8.3.5.1.2. selectively enhanced photocurrent on twisted bilayer

8.3.5.2. photonics

8.3.5.3. light emission from graphene

8.3.5.3.1. nanocrystalline graphene

8.3.5.4. macroscopic and direct light propulsion of bulk graphene

8.3.6. heterostructures

8.3.6.1. graphene/hBN

8.3.6.2. electric-field and strain-tunable mos2/h-bn/graphene vertical heterostructure

8.3.6.3. graphene based heterostructure

8.3.7. superhydrphobic graphene

8.3.8. high temperature thin film devices

8.3.9. filtration and desalination of water

8.3.10. sensing

8.3.11. contacts

8.3.11.1. flexible

8.3.12. stability of few layer graphene doped with gold chloride

8.4. contacting

8.4.1. as electrode for mos2

8.4.2. interconnects

8.4.3. contact resistance

8.4.4. bottom graphene electrode

8.5. review

8.6. passivation

8.7. mulitlayer graphene

8.7.1. layer-by-layer stacking

8.7.1.1. stacking on copper without removing top pmma

8.7.1.2. stacking and removing pmma on substrate layer-by-layer

8.7.1.3. problem: increasing roughness

8.7.2. bernal stacked

8.8. graphene oxid (GO)

8.8.1. properties

8.8.1.1. mechanical

8.8.1.1.1. young's modulus: 0.15 +- 0.03 TPa

8.8.1.1.2. intrinsic strength: 4.4 +- 0.6 GPa (3.1 +- 0.4 N/m)

8.8.1.1.3. thickness: 0.7 nm

8.8.2. application

8.8.2.1. membrane

8.8.2.1.1. oil and water separation

8.9. graphene ink

8.9.1. properties

8.9.1.1. improve by laser-annealing

8.10. analytics

9. theory

9.1. electrical

9.1.1. resistivity: ρ = R * A / l = [ Ωm] ρ: resistivity R: resistance A = w * t: cross section area = width * thickness l: length most used: Ωmm, Ωµm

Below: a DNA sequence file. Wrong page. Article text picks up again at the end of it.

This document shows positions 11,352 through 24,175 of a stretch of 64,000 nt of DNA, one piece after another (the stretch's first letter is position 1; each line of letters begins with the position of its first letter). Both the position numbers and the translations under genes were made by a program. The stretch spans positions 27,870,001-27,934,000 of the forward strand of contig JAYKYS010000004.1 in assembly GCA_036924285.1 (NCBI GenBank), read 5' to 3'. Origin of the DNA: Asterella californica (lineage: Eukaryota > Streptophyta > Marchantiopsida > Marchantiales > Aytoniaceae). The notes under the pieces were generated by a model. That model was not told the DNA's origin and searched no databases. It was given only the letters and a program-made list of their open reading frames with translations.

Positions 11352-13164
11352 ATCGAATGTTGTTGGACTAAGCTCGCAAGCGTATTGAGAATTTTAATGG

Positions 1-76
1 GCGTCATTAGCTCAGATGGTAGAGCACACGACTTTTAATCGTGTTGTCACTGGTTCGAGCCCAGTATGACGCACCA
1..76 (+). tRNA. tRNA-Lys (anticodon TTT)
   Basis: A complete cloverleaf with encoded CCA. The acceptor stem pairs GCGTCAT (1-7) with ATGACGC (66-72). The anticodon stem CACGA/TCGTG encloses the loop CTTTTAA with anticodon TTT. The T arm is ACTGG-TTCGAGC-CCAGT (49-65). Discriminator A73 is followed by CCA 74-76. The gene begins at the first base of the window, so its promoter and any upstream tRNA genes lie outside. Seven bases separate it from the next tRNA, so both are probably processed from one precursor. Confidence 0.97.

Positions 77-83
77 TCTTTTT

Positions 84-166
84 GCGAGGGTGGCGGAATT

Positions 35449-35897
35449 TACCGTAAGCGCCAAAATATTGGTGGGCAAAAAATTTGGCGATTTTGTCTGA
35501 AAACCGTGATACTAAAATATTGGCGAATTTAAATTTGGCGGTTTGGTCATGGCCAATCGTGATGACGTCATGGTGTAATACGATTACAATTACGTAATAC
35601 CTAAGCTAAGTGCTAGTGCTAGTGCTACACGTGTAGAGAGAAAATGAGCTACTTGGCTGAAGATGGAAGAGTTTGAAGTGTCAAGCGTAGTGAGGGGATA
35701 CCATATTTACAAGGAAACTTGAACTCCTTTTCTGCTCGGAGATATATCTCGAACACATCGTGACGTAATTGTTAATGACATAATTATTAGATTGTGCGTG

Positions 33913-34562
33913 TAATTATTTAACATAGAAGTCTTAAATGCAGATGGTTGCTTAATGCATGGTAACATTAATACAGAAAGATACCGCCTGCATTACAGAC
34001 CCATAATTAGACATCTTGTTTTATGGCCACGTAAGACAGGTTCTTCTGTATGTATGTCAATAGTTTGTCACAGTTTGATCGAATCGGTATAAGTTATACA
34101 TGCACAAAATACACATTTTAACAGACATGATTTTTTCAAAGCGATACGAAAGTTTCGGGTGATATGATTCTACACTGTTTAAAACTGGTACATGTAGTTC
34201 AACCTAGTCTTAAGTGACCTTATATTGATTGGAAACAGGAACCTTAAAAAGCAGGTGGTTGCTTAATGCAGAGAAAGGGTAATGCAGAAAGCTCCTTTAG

9.1.2. capacitance: C = ε_0 * ε_r * A / h = [F] C: capacitance ε_0: permitivity ε_r: relative permitivity A: area h: plate distance

9.1.2.1. dieelectric capacitance: C = ε_0 * ε_r / t_ox = [F] C: capacitance ε_0: permitivity ε_r: relative permitivity t_ox: oxide thickness

9.1.3. pull-in voltage: V_pull-in = sqrt(2/3)^3 * (k * h^3 / ε_0 * ε_r *A)) V_pull-in: pull-in voltage k: spring constant h: plate distance ε_0 permitivity ε_r: relative permitivity A: area

9.1.4. electron mobility (graphene): µ = (L / W) * g_m / C_ox * V_ds µ: mobility L: channel length W: channel width g_m provided by keithley g_m = dI_ds/dV_g at each V_gs point is calculated for each g_m point g_m = I_ds / ( V_gs - V_d) or for each g_m point g_m = (y2-y1)/(x2-x1) V_ds: source-drain voltage C_ox: oxide capacitance C_ox = ε_0 * ε_r / d_ox ε_0 permitivity ε_r: relative permitivity d_ox: oxide thickness

9.1.5. gate leakage: - parallel shift of the curve indicates a gate leakage - always check I_gate and plot it while measurement

9.2. mechanical

9.2.1. mechanical stress: σ = F / A = [N/m^2] σ: mechanical stress F: force A = w * t: cross section area = width * thickness

9.2.2. mechanical strain: ε = σ / E = s / l = [ ] ε: mechanical strain σ: mechanical stress E: young's modulus s: displacement due to mechanical strain l: length

9.2.3. force

9.2.3.1. Force (related to mechanical stress): F = A * E * ε = [N] F: force A = w * t: cross section area = width * thickness ε: mechanical strain